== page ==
The benefit of deep inspiration breath hold: evaluating cardiac radiation exposure in patients after mastectomy and after breast-conserving surgery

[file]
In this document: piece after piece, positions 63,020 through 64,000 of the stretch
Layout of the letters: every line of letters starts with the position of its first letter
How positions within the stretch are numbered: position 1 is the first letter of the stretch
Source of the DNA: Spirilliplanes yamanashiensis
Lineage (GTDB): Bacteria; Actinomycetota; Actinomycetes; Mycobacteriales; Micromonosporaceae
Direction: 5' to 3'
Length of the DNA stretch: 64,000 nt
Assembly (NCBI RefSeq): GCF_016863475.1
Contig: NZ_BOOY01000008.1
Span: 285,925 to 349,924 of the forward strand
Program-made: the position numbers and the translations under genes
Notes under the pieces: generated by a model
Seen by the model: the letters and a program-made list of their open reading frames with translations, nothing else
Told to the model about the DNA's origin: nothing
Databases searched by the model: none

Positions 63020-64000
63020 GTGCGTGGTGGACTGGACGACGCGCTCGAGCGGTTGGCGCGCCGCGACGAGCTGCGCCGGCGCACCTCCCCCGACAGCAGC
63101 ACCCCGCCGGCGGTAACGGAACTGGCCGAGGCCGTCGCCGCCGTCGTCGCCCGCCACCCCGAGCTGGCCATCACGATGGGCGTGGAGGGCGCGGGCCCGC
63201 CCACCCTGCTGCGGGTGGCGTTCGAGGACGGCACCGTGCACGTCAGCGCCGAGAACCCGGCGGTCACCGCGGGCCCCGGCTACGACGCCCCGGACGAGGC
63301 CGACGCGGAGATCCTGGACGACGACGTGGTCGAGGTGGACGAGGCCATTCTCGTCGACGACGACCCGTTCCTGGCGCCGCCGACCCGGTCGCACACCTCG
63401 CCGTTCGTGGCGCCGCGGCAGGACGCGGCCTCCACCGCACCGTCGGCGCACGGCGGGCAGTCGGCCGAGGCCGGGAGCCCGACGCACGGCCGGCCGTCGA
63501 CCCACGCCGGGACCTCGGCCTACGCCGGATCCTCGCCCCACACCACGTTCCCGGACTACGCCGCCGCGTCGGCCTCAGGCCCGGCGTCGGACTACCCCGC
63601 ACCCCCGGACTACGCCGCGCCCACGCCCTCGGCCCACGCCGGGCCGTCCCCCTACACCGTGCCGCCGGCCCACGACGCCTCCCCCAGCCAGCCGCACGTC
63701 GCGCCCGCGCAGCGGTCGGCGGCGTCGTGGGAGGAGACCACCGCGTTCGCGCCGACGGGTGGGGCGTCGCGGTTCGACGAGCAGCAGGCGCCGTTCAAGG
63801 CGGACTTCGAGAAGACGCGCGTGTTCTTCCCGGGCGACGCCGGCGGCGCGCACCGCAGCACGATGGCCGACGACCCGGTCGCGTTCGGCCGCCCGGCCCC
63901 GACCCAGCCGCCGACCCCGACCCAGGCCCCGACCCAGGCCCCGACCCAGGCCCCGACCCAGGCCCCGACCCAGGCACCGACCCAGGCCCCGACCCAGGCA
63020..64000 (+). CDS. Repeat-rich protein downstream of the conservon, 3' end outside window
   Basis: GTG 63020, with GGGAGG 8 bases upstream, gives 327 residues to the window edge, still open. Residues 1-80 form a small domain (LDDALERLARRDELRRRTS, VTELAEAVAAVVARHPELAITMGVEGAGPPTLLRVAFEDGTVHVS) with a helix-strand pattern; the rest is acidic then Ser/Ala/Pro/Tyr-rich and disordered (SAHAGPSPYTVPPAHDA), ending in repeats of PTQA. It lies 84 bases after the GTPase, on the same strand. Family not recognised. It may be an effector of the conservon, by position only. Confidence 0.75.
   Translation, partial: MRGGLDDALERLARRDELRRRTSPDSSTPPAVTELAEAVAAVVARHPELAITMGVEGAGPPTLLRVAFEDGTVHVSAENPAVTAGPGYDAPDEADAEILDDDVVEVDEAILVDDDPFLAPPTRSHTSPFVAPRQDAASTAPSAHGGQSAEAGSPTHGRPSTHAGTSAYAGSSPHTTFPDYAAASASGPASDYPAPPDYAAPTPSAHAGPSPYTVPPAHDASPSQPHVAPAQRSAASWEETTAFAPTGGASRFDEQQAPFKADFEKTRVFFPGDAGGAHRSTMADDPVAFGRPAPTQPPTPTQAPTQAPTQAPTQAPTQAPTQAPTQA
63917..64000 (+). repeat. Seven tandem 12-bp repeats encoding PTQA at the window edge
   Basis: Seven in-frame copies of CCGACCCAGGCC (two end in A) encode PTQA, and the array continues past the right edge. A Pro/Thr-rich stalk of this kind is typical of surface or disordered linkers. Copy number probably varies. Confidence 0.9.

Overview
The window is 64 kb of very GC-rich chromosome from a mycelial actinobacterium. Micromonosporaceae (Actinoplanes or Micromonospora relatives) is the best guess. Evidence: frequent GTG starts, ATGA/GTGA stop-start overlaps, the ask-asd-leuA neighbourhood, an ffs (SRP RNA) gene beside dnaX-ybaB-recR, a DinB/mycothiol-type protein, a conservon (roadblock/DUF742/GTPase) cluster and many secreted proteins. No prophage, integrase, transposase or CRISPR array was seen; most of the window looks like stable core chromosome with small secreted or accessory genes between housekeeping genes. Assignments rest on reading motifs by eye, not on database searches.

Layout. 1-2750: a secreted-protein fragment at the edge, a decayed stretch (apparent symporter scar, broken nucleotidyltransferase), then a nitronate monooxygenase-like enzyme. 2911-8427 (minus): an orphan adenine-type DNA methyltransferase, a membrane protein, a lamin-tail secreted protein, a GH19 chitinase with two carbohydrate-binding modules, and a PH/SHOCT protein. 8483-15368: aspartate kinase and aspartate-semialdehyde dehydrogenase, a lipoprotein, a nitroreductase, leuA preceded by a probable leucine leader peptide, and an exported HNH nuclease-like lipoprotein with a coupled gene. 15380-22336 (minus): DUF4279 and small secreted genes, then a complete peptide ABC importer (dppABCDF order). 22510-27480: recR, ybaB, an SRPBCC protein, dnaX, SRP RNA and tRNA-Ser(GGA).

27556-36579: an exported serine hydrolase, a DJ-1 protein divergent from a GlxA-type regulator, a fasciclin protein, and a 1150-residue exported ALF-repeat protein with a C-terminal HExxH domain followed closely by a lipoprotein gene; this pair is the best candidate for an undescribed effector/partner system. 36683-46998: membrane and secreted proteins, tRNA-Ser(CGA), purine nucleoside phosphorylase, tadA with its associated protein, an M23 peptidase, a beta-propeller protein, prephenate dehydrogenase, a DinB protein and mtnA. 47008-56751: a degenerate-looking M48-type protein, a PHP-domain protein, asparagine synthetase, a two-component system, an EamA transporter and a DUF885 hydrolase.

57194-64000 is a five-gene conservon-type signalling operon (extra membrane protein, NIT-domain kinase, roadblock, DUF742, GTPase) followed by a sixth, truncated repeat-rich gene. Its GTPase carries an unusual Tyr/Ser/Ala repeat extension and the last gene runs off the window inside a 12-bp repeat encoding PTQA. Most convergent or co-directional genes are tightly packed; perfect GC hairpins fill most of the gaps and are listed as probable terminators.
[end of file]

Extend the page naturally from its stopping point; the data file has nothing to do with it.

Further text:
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BACKGROUND: This study aims to evaluate the reduction of cardiac radiation dose and volume with deep inspiration breath hold (DIBH) technique compared to free breathing (FB) in patients with left-sided breast cancer. The study also aims to evaluate whether the benefits of DIBH vary in patients who had whole breast radiotherapy (RT) after breast-conserving surgery (BCS) and those who had chest wall RT post-mastectomy (M). METHODS: FB and DIBH plans were generated for 15 consecutive post-BCS patients and 17 post-M patients who underwent RT with DIBH using varian real-time position management (RPM) system. Cardiac shields were used in all post-BCS plans, provided that clinical treatment volume coverage was not compromised, while chest wall coverage took priority in post-M plans. The prescribed dose was 50 Gy in 25 fractions for the whole breast or the chest wall. Parameters of interest were cardiac V5, mean LAD dose, maximum LAD dose, and mean heart dose. The impact of DIBH was compared in post-BCS and post-M patients using paired t tests. To gauge clinically meaningful outcome, the proportion of patients with V5 < 5 % and mean cardiac dose <2 Gy were compared using McNemar's test. RESULTS: DIBH decreased V5 by an absolute 4.5 % (2.3 vs. 6.8 %; p < 0.0001) in post-M group, and by an absolute 2.4 % (1.3 vs. 3.7 %; p = 0.0028) in post-BCS group. DIBH decreased the mean heart dose by 107.0 cGy (127.4 vs. 234.4 cGy; p = 0.0002) in post-M group, and by 58.9 cGy (82.2 vs. 141.1 cGy; p = 0.0012) in post-BCS group. DIBH decreased mean LAD by 1201.6 cGy (670 vs. 1872.5 cGy; p = 0.0006) in post-M group, and by 799.0 cGy (425.3 vs. 1224.3 cGy; p = 0.0003) in post-BCS group. DIBH also decreased max LAD dose by 1244.3 cGy (2776.0 vs. 4020.3 cGy; p = 0.0014) in post-M group, and by 1856.3 cGy (1898.7 vs. 3754.9 cGy; p = 0.0005) in post-BCS group. In post-BCS group, cardiac V5 < 5 % was achieved in 10/15 (67 %) FB patients, and in 15/15 (100 %) DIBH patients (p = 0.002), and mean heart dose <2 Gy was achieved in 12/15 (80 %) FB patients and in 15/15 (100 %) DIBH patients (p < 0.001). This compares with post-M group, in which V5 < 5 % was achieved in 6/17 (35 %) FB patients and in 16/17 (94 %) DIBH patients (p = 0.05), and mean heart dose <2 Gy was achieved in 7/17 FB (41 %) an 16/17 DIBH patients (94 %) (p = 0.03). CONCLUSION: The results of this study suggest that there is considerable reduction in cardiac exposure in most patients with DIBH compared to FB, although less reduction is observed in the post-BCS patients. The use of cardiac shields and collimators/gantry adjustments, more readily applicable for post-BCS cases, may limit the additional benefits of DIBH. In an environment where DIBH availability is limited, the result of this study supports the preferential use of DIBH in post-M patients over post-BCS patients.
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